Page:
Use a wall
Begin the pose in the basic kneeling position so that your front thighs touch a wall.
Press down through the shins and feet. Press the thighs and pubis into the wall as you lift the chest, bring the hands back and complete the pose.
Do not let the thighs come away from the wall.
This may re- quire that you use blocks or a bolster on which to place your hands. You’ll quickly discover if you lean back into the pose instead of lifting up because the thighs will come away from the wall. Be honest.
2. Loop one rope around another one that is secured to a ropes wall. Place the looped rope around your pelvis and move back from the wall so the rope is secure and taut around the sacrum. Do not loop it around the low back! Come into the pose using the basic instructions. You may need to play with this one a time or two to get the proper distance from the wall so that the thighs remain perpendicular to the floor and the pelvis remains stable in the pose.
Use a chair and a bolster – Place a chair at a wall so the back legs touch the baseboard. Put a bolster straight up on the chair seat and lean it onto the back of the chair. Face the center of the room. Scoot your shins under the chair and bring your buttocks to the front edge of the chair seat so you can kneel for ustrasana. Press the shins down, lift the chest up, and bring the hands to the chair seat or front legs of the chair. Lift the head up and extend the neck to rest the head on the bolster. You may need to add another bolster or some blankets to allow for the head to be fully supported. Breathe easily and enjoy being there.
Ustrasana prepares the body and mind for other back bending asanas. According to Geeta Iyengar in Yoga in Action: Preliminary Course, “Ustrasana is the only back bending taught to beginners that gives an anti-gravitational lift to the spine and spinal muscles. It is a preparatory asana yielding the basic intelligence required to proceed further for the rest of the back bending asanas.”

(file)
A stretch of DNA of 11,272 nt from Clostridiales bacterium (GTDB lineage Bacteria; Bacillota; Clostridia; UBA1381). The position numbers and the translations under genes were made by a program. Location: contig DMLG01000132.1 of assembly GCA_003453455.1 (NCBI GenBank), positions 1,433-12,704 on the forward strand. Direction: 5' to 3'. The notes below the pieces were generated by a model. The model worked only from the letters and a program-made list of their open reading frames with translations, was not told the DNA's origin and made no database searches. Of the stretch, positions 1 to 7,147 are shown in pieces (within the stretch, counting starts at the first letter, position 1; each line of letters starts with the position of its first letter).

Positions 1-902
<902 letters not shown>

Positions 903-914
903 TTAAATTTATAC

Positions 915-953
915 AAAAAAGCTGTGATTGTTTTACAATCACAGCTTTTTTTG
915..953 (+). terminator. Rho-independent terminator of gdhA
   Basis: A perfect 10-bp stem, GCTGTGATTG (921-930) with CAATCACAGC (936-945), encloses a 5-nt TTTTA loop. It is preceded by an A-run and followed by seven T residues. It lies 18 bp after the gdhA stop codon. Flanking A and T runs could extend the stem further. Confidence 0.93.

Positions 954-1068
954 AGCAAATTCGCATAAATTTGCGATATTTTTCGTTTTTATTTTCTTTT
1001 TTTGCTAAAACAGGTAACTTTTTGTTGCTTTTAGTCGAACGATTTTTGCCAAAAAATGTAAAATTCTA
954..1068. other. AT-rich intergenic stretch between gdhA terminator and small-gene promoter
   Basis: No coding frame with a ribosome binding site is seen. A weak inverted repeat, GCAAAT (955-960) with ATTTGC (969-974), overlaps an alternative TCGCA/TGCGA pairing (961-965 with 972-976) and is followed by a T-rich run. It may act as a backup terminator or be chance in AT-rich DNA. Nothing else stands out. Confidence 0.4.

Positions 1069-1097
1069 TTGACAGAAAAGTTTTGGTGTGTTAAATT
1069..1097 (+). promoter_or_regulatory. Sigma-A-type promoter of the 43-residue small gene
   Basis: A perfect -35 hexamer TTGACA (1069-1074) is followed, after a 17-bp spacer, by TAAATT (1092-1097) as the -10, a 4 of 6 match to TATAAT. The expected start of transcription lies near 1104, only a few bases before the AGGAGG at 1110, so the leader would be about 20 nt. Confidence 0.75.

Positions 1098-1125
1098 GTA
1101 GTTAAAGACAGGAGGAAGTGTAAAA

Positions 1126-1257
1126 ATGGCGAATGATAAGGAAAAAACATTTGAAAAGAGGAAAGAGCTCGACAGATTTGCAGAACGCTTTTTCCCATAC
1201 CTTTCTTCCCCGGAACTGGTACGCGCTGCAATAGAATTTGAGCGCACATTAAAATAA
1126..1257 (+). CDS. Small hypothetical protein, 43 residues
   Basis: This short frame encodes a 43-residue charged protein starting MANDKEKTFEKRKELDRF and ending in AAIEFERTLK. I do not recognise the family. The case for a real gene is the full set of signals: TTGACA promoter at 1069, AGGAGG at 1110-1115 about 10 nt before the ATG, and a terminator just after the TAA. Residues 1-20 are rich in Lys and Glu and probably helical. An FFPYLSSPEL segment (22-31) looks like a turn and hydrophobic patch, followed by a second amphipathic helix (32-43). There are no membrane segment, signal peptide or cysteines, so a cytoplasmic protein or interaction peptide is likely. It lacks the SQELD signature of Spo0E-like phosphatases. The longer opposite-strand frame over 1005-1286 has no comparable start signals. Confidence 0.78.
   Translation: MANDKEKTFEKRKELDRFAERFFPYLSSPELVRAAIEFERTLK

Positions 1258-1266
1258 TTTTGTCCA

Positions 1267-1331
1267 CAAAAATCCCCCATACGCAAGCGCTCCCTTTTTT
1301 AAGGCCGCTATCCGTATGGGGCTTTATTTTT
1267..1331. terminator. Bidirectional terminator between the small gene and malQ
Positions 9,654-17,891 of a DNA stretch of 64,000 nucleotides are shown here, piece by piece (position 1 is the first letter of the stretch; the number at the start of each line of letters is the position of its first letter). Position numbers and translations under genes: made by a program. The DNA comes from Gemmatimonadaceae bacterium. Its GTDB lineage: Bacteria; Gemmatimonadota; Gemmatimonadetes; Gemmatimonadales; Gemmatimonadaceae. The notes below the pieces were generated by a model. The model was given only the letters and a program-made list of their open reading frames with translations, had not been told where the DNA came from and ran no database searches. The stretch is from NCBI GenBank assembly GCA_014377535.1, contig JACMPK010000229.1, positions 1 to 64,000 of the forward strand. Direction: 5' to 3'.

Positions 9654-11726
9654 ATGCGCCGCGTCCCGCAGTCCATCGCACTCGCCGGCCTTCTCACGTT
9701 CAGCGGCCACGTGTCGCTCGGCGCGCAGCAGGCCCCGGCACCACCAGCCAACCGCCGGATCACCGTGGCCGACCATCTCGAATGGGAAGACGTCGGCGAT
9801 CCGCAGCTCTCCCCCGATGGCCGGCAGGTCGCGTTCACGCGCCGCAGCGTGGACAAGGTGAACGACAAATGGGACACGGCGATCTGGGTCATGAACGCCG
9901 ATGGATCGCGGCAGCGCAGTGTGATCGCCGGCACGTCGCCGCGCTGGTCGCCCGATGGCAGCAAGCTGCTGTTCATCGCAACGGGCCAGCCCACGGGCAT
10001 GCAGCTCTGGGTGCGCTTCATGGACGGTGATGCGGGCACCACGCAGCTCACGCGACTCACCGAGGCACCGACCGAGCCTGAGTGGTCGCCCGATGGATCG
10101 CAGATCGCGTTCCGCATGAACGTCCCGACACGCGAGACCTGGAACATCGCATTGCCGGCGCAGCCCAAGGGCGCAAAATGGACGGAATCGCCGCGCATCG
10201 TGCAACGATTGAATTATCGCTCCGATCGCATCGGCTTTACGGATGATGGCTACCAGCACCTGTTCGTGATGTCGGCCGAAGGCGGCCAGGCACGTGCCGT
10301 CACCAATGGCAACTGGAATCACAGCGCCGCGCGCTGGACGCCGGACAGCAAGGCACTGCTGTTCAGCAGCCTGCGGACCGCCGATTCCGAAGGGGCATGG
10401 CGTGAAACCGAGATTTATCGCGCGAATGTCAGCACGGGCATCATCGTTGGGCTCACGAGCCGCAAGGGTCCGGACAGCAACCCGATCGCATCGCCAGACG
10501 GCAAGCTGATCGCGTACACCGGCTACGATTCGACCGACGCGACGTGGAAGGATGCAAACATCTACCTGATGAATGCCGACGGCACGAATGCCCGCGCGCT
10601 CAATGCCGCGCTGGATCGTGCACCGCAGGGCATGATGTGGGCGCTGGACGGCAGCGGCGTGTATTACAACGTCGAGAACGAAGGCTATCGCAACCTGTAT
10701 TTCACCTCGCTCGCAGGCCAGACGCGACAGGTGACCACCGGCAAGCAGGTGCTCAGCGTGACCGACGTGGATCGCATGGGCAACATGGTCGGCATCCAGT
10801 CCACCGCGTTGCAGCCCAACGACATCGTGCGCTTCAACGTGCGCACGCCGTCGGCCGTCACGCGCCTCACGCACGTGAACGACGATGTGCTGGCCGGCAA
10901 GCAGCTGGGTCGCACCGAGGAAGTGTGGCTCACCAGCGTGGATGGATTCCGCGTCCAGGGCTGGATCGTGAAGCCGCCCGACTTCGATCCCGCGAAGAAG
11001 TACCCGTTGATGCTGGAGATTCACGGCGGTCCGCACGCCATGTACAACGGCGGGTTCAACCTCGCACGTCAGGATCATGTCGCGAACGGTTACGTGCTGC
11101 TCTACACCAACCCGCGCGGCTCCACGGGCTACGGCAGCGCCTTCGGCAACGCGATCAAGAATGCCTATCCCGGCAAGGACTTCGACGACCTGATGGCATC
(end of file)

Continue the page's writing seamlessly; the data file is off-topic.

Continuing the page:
Benefits and Effects
PHYSICAL – tones, strengthens and stretches entire spine; gives anti-gravitational lift to spine; lengthens front body including ankles, thighs and groins; tones lungs, heart, liver, pancreas so they can bear the stress of back- ward extensions; relieves mild backache and menstrual discomfort (supported version); stretches back muscles, shoulders, and arms so is especially beneficial for people with slumped or droopy shoulders and hunched backs.
As a preparatory pose for advanced backbends, ustrasana allows the practitioner to learn the curvature of the spine and to correct any imbalance or unevenness in the spinal muscles.
MENTAL AND EMOTIONAL – beneficial to combat depression, grief, fatigue, and anxiety (with head support); prepares the practitioner for being upside down and back- wards in other backbending poses; revitalizing for dull or sluggish mind and body.
Avoid the classical pose during menstruation or pregnancy unless using support. If you have a tension or migraine headache, hypertension, or a heart condition, practice a supported version.
• Adho Mukha Svanasana • Padangusthasana (concave back) • Padahastasana (concave back)
• Utkatasana • Virabhadrasana I • Parsvottanasana • Virasana • Parvatasana (in Swastikasana or Virasana)
• Parighasana • Chatushpadasana (notice different head position) • Chaturanga Dandasana • Bhujangasana I • Dhanurasana • Salabasana • Makarasana • Urdhva Mukha Svanasana